I have started this blog post three times now. I am trying to put into words how I feel about the proposal that will allow UK universities to charge up to £9,000 per year in tuition fees, and the accompanying student riots, occupations and demo's that have been widely reported by the media.
The introduction of tuition fees in 2008 changed the relationship between tutor and student forever, to one of provider and consumer. Variable tuition fees bring the market system into education and turns learning and growing into a saleable commodity, which is arguably precisely what the government want. They get to withdraw state funding and clear the path for their rich corporate buddies to start filling the gaps. In return for their money, students are demanding 'value for money' and 'good customer service'. Universities are cramming more and more students into less and less space, with declining 1:1 tutor time and fewer lectures and seminars. And the emphasis of university is increasingly geared toward fitting specific industry moulds, rather than meeting the needs of the student and preparing graduates with a range of transferable skills and experiences.
I think that education should not be quantified only by its financial worth. Students should not be 'processed' by the system and spat out as market fodder at the other end. The arts and humanities should be as equally valued as science and engineering. The best universities should be available to everyone, and based on academic merit, not family income, and students should not have to worry about mounting debts of thousands of pounds when they graduate.(I graduated when yearly fees were much less than they are now, but after also taking a loan out for London living expenses I am still facing a big debt; one that I am nowhere near paying off. I was told "don't worry about the debt, it wont really affect you. Study now, pay back when your earning". And its rubbish, the amount deducted from my monthly salary is not small.)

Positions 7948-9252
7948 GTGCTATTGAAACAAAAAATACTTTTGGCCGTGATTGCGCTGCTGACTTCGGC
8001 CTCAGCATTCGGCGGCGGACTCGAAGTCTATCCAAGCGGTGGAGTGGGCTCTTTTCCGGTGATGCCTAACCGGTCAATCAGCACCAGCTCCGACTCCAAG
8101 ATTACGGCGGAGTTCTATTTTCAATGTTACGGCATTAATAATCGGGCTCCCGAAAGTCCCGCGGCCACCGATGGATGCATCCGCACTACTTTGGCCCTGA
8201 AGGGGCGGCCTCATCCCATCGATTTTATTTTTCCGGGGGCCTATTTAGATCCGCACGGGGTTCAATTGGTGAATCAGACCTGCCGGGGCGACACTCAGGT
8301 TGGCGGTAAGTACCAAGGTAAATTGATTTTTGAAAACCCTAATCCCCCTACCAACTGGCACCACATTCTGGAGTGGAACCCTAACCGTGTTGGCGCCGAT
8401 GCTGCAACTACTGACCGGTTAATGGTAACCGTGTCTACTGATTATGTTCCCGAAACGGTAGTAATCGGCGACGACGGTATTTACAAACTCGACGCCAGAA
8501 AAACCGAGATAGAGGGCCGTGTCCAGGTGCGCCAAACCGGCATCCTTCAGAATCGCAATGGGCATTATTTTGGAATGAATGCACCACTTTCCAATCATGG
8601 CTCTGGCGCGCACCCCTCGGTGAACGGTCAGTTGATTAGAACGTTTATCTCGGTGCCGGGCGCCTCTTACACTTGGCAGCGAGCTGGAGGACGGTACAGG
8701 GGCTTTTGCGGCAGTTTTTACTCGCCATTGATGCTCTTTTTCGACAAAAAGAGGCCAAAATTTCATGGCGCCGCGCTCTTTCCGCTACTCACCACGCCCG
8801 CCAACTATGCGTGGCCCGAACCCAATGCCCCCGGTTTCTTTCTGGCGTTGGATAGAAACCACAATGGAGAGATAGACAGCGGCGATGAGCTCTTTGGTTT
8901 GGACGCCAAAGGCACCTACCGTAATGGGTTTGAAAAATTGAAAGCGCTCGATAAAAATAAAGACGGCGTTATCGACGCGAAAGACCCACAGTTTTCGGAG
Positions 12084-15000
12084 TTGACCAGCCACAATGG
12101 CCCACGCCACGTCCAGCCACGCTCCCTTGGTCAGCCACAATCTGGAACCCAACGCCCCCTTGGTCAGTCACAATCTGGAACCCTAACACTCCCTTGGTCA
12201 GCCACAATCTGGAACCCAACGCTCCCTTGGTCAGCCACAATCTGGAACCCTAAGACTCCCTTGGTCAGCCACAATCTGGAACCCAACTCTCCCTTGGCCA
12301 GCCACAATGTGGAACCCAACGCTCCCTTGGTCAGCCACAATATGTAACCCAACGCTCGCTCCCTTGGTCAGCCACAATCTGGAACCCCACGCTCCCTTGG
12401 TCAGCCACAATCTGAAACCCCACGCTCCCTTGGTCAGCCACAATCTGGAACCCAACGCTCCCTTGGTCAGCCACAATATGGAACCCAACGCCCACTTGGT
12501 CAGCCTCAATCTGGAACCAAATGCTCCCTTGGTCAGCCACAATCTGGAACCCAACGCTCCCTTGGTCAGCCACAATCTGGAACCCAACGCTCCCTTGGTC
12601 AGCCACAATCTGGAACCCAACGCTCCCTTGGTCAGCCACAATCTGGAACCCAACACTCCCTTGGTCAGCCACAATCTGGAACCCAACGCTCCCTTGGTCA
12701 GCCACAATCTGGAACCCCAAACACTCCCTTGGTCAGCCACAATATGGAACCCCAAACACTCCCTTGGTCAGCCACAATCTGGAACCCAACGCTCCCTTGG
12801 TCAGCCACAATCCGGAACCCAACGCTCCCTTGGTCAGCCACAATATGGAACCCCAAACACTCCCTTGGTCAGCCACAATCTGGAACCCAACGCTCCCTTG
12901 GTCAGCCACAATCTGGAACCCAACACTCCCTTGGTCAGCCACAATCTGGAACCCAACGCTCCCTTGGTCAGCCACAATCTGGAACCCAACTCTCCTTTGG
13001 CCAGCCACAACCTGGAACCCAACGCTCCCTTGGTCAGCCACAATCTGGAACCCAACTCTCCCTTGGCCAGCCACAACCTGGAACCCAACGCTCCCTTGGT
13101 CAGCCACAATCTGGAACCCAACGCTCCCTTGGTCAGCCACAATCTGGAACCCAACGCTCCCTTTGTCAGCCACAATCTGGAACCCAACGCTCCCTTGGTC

From the National Union of Students:
“The Prime Minister obscures the fact that the Government is removing 80 per cent of public funding for the university teaching grant and all public funding for arts, humanities and social science courses. Of the £3.6bn provided by the government for teaching in English universities, £2.9bn is being removed in one fell swoop, doing untold damage to our economy, culture and society."
I find the whole thing depressing and sad. For me, this is about fairness and equality. It is about fighting to learn for the sake of learning. Its about protecting the future of the arts and humanities. And its about being real about the impact of these changes on poorer students, many of whom fear a lifetime of debt.
Anyway. Rant over. I'm going to be joining, at least briefly, thousands of people today to lobby the UK parliament as it votes on whether to raise yearly tuition fees to £9,000.
Wish me luck.
You can follow live coverage of the vote in parliament here, and the student demonstration's here
Also, a brilliant article on this issue appeared in Amelia's magazine.
And, If you want to get involved and do something, you can of course join the demo, or you could put a message of support on facebok/twitter or email your MP etc.
Depressingly, perhaps predictably, the vote passed.
There has been a lot of bullshit spouted by the media about yesterdays protests, which is surprisingly (naive?!) biased and one sided. This article, by Enemies of Reason however, is brilliant. Read it.